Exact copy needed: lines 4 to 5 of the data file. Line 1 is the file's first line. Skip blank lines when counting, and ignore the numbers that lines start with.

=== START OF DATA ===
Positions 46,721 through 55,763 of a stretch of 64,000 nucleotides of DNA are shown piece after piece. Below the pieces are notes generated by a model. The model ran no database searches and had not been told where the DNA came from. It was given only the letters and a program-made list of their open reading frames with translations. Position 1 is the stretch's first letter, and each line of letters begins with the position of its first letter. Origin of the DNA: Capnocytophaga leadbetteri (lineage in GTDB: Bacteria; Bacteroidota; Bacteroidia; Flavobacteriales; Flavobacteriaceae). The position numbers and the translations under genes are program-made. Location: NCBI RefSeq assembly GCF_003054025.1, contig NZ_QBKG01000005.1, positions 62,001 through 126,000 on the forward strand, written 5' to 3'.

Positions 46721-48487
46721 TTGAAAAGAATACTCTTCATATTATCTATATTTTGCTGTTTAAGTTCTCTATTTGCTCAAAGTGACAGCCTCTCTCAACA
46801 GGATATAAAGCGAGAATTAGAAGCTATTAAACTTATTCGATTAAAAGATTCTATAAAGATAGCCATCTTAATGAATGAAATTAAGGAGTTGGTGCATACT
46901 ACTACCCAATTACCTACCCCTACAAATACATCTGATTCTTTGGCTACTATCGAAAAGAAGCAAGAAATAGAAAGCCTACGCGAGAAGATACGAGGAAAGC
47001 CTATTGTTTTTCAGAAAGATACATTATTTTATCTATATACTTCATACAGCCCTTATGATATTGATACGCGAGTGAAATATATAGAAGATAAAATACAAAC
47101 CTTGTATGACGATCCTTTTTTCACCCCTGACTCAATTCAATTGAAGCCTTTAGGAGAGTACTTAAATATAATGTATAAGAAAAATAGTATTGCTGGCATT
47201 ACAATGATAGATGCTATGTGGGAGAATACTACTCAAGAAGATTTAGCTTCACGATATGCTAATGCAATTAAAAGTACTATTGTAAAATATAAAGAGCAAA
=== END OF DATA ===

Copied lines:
46801 GGATATAAAGCGAGAATTAGAAGCTATTAAACTTATTCGATTAAAAGATTCTATAAAGATAGCCATCTTAATGAATGAAATTAAGGAGTTGGTGCATACT
46901 ACTACCCAATTACCTACCCCTACAAATACATCTGATTCTTTGGCTACTATCGAAAAGAAGCAAGAAATAGAAAGCCTACGCGAGAAGATACGAGGAAAGC